Julia Bergmann writes:
There is a new award for librarians and other knowledge-workers in German-speaking Europe. It’s called “Zukunftsgestalter in Bibliotheken” (“Pathbreakers in Library Science”), is sponsored by the German publishing house De Gruyter and is awarded in cooperation with the Journal “Bibliothek Forschung und Praxis” (BFP) as well as the Foundation “Zukunftswerkstatt Kultur- und Wissensvermittlung e.V.”
The idea for this award roots in the observation that the current discussions of new developments concerning the library world, such as library 2.0, open innovation in libraries or the new role of gaming etc. is mostly academic, while the practitioners out there, really doing the work, are only rarely focused upon. A change of perspective was called for.
As it turned out the new perspective revealed a lot of fascinating projects and persons busily bushwhacking through library underbrush. So many in fact that the choice turned out to be a rather difficult one. Or, as the jury said with regard to their decision: “It was no easy task to settle on two winning teams. The large number of submissions received within the scope of the ‘Pathbreakers’ competition is a testament to the wealth of ideas, technical expertise, and dedication of employees in the libraries of the German-speaking world.”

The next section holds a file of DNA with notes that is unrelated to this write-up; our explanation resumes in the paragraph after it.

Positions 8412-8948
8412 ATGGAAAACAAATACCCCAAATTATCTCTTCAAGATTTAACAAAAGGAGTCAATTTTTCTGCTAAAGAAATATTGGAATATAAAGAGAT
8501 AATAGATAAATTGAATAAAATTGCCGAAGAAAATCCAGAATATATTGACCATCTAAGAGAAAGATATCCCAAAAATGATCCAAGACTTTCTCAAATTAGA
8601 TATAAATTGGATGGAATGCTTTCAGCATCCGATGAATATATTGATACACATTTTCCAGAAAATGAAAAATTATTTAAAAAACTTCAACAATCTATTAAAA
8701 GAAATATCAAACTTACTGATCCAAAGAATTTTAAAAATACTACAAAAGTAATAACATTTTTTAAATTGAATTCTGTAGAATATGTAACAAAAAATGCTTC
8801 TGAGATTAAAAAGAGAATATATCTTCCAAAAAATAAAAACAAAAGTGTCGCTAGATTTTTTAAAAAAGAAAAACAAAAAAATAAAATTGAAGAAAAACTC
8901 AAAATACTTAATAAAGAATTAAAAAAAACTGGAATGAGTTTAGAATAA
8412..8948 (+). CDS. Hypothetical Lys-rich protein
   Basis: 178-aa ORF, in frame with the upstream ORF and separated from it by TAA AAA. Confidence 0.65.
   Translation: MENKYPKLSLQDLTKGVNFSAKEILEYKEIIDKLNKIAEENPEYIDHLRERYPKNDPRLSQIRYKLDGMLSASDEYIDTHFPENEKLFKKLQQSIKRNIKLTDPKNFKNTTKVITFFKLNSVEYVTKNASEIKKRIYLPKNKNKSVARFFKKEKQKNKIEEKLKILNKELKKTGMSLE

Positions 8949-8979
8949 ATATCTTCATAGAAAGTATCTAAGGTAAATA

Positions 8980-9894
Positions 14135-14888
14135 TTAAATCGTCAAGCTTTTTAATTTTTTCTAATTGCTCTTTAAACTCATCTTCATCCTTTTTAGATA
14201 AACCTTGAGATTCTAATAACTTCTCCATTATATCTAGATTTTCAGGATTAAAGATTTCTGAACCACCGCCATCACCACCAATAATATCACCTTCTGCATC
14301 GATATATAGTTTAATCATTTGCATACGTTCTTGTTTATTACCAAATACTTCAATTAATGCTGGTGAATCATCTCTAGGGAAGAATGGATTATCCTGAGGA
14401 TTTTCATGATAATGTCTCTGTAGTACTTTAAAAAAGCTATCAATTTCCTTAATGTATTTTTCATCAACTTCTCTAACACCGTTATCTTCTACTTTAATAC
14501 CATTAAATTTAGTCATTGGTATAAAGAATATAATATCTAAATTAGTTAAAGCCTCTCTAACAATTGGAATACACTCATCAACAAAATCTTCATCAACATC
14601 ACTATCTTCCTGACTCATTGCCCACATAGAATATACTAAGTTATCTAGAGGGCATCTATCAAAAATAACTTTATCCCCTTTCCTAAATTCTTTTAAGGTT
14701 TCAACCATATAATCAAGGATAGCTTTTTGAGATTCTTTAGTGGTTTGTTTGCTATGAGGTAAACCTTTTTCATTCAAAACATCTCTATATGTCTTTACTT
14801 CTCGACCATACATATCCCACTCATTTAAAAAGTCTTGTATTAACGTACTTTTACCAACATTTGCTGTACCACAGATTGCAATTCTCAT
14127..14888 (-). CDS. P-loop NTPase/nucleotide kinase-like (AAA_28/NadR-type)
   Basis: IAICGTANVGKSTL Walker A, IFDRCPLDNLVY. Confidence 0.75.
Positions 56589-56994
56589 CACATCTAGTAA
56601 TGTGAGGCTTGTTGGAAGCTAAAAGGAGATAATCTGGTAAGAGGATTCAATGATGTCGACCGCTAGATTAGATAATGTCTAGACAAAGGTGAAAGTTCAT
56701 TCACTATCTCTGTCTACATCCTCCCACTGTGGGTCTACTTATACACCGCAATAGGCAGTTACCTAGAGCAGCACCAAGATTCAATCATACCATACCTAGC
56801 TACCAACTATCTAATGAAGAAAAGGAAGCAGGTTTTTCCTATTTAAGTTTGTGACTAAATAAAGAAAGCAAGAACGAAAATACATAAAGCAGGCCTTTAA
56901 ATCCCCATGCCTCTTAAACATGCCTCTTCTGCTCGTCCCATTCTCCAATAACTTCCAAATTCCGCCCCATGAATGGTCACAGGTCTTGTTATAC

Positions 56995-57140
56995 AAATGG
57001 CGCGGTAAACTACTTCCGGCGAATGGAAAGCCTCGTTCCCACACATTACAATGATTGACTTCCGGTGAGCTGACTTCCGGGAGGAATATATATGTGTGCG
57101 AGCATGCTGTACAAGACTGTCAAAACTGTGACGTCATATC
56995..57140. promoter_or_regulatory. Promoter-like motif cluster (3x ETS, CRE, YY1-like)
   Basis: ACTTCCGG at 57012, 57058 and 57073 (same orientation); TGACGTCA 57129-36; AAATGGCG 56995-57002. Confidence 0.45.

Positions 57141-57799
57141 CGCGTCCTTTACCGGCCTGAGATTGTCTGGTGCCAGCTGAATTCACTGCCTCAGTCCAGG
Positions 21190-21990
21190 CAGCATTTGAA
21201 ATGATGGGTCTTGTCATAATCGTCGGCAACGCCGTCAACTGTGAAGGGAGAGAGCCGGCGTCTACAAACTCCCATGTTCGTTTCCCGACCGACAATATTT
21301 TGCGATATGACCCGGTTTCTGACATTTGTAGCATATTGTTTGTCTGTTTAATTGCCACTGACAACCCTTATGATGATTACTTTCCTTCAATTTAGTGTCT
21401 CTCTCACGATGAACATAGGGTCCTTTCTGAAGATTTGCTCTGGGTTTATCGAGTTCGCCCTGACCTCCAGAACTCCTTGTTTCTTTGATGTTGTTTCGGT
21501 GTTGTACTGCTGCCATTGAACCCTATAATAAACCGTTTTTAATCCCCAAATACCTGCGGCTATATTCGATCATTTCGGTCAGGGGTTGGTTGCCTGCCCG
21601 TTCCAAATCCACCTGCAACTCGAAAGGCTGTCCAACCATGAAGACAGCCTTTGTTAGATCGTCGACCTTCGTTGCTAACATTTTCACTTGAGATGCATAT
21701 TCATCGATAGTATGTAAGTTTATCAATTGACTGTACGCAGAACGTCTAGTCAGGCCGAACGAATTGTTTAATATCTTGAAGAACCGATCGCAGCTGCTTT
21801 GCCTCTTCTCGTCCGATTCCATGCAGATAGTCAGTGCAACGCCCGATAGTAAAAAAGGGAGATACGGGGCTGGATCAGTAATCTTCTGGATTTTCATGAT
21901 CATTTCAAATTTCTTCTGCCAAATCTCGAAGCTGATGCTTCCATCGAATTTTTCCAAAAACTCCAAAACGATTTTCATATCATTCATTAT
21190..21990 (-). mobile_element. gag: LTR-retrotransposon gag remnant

The award-ceremony took place on May 24 at the Librarians’ Day conference in Hamburg. The recipients of this year’s award are Birgit Fingerle of the German Central Library for Economics (ZBW) in Kiel, as well as Prof. Roland Rosenstock, Angelika Spiecker, Anja Schweiger, Marten Seegers, and Jan Krienke of the Hans Fallada City Library in Greifswald.
Birgit Fingerle’s project, titled Participatory Innovation: ZBW’s Open Innovation Campaigns, showed in a compelling and illustrative way how customers can be integrated into the change process in libraries. “Open innovation” is a key element in innovation management activities at the Central Library for Economics. Customers and external actors can get involved in a variety of ways – for example, by participating in idea competitions. In this way, customer preferences are a main driver of change and innovation at the library.
The participating team at the Hans Fallada City Library initiated a project called the Greifswald ComputerGameSchool: Play, Discover, and Learn. This media education project is a joint undertaking of the Greifswald City Library, the Faculty of Religious and Media Education at Ernst Moritz Arndt University in Greifswald, and the Mecklenburg-Vorpommern Evangelical Academy. The ComputerGameSchool is common space for dialog and exchange at the library between gamers and non-gamers, as well as between adolescents and adults. The goal of the project is to strengthen media competencies, address conflicts, and encourage critical reflection on the use of computer games.
The “Pathbreakers in Library Science” award was bestowed at the Librarians’ Day conference for the very first time, its continuation is planned though for every future Librarians’ Day conference which takes place every year.
Zukunftswerkstatt: The Zukunftwerkstatt Kultur- und Wissensvermittlung e.V. is a non-profit-organisation that brings people together who are active in public institutions or private enterprises dealing with future possibilities of mediating of cultural and scientific topics www.zukunftswerkstatt.org